With spouses, the trick is that in Christianity we are conditioned not to leave a marriage. This used to be primarily women, but more and more it’s the men too. You are in a relationship with someone who is clearly taking advantage of you in serious ways, and you keep going with it because God hates divorce. It gets deeper and deeper until the point where you fear for your life, or you are far away from God or deeply compromised because of your spouse. The fact is that God does not want you in that situation.   Your first allegiance is to God, over your spouse. Many people think that divorce is the only option, but actually I believe the most Biblical option is separation. It’s the classic  “I’m taking the kids to stay with my parents until you work this out.”  It’s that step which lets the other person know that their actions are serious and they are seriously hurting you, but that you are committed to them, that you love them, and that you are not throwing them in the garbage because they failed. In all but the most severe situations this is a very good option. Sometimes even a weekend alone is enough to bring the person back to their senses. And I don’t mean that it’s a light option. I mean that if your relationship is structurally unhealthy, you should use separation as a way to help rebalance it, and assert that you are also an actor in the relationship and that they cannot simply put all of the weight on you and take advantage of you.  You see?  You are giving them a choice from a posture of love. In a truly severe situation, like your husband or wife may try to kill you or your children, you should get out fast, file divorce and don’t look back. This person isn’t married to you, they are married to the devil.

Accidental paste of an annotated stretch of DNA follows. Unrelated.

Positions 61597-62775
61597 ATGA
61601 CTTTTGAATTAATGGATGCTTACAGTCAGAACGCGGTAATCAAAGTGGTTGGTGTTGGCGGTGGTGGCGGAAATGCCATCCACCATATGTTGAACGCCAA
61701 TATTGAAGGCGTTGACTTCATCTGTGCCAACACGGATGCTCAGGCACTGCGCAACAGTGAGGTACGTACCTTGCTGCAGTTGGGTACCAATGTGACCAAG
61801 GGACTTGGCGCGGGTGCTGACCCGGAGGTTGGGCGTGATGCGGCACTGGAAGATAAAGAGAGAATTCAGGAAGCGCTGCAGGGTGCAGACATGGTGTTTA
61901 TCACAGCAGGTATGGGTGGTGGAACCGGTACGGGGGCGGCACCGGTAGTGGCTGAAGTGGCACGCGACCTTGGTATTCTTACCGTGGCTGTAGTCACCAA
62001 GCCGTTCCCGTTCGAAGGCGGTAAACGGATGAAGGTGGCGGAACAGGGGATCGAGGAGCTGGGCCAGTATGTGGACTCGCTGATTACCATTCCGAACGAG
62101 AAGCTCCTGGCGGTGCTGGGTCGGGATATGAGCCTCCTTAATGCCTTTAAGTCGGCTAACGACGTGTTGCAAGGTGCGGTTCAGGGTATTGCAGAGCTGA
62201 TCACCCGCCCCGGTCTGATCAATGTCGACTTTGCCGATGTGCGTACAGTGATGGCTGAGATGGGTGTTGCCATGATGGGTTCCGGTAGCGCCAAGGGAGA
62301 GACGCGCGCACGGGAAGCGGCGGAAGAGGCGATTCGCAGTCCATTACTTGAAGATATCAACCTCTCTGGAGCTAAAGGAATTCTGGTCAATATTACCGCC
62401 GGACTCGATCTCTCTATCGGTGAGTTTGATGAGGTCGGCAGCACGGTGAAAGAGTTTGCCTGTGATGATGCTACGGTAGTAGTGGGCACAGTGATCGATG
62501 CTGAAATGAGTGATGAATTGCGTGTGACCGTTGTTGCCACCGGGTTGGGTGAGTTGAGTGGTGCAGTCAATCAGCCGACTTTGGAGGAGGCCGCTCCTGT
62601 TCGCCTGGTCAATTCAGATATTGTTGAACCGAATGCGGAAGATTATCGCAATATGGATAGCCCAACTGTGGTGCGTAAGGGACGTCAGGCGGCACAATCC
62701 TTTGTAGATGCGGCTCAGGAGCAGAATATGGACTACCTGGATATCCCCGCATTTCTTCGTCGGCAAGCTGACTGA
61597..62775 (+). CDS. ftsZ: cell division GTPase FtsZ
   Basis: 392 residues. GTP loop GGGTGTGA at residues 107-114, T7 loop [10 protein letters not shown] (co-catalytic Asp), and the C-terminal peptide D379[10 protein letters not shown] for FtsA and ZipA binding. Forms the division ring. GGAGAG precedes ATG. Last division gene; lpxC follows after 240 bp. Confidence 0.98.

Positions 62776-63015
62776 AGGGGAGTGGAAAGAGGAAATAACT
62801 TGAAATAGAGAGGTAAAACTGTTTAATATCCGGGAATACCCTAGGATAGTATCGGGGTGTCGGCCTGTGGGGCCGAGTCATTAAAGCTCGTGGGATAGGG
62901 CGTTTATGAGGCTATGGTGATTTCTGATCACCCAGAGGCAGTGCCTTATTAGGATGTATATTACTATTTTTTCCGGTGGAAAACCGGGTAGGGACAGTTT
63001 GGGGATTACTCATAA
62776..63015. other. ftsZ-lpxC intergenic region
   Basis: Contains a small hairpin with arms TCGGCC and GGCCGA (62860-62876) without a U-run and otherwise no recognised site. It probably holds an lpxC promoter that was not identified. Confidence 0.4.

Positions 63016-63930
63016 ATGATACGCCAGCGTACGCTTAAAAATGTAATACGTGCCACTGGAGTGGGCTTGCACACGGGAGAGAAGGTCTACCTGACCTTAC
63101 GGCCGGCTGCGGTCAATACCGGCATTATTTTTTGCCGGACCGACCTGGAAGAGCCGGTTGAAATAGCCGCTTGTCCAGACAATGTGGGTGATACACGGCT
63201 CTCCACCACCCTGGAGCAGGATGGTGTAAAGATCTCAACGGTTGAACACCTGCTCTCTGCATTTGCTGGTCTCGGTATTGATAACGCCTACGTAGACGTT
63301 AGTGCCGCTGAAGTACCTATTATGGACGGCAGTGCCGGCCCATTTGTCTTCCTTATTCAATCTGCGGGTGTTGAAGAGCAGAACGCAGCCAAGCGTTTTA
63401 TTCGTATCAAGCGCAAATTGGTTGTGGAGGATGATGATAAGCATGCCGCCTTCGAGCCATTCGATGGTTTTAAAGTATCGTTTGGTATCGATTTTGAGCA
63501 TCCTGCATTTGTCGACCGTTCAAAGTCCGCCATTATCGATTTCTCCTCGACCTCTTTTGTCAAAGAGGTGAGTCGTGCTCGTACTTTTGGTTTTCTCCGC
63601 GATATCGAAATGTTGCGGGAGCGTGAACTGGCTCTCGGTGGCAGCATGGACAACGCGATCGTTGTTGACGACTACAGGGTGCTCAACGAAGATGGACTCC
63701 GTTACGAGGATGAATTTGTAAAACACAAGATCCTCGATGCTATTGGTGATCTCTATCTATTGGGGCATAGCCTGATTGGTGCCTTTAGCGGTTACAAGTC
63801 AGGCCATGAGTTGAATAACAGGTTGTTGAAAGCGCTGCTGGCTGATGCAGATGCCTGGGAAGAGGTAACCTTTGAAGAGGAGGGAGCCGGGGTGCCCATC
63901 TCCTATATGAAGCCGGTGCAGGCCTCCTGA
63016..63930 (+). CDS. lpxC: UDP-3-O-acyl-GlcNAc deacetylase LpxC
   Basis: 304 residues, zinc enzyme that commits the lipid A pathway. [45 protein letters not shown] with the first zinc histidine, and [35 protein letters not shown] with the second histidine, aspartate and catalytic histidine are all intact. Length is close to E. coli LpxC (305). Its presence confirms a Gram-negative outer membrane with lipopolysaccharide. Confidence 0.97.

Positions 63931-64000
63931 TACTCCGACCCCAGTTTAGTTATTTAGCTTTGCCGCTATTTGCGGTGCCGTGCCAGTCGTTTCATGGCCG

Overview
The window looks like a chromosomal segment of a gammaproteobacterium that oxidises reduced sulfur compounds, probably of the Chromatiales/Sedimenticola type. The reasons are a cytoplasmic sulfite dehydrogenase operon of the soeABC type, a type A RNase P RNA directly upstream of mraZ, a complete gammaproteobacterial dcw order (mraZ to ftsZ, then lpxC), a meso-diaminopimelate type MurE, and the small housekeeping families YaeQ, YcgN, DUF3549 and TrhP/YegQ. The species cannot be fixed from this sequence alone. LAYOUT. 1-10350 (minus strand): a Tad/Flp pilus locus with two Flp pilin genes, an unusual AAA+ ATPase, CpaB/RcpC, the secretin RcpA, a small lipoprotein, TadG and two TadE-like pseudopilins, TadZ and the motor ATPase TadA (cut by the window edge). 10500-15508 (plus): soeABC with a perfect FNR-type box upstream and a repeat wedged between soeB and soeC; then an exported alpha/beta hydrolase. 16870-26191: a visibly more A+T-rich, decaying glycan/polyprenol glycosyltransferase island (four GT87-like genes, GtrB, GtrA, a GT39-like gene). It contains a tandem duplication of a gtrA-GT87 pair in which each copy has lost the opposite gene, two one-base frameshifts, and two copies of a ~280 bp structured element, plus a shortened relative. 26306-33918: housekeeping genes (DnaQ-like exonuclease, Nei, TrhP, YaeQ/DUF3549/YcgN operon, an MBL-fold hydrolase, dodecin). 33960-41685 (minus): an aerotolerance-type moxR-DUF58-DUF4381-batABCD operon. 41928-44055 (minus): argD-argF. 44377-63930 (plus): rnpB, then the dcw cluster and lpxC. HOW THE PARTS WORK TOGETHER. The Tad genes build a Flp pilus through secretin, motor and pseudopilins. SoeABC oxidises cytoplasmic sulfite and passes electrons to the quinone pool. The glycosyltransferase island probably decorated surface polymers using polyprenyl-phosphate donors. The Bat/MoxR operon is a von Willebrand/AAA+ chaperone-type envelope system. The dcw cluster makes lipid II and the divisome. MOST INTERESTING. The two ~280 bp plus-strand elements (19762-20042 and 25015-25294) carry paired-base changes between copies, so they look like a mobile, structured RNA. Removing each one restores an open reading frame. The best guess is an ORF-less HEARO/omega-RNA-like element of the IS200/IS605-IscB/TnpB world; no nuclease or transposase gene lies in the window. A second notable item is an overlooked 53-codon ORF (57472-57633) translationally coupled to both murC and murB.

Today’s culture has most American parents grossly enabling their children, in ways that would have shocked our grandparents. We think we can’t tell them no for any reason or make them feel bad. This symptom grows and grows until the child has wrecked their life on drugs, is living in your house, in jail or dead. Parents have to see that their role is to shape the behavior of the children. Once the child is older, however, a shift like that is going to be radical and difficult. And it may involve or create separation, just like the marriage. From a posture of love you have to let the child know that you will not be doing all of these things to help them sin and bail them out when they do. It’s hard because they lash out at you, but it’s better for their soul. You do it in love with an open hand hoping they will learn and come to sanity. Some do, some don’t.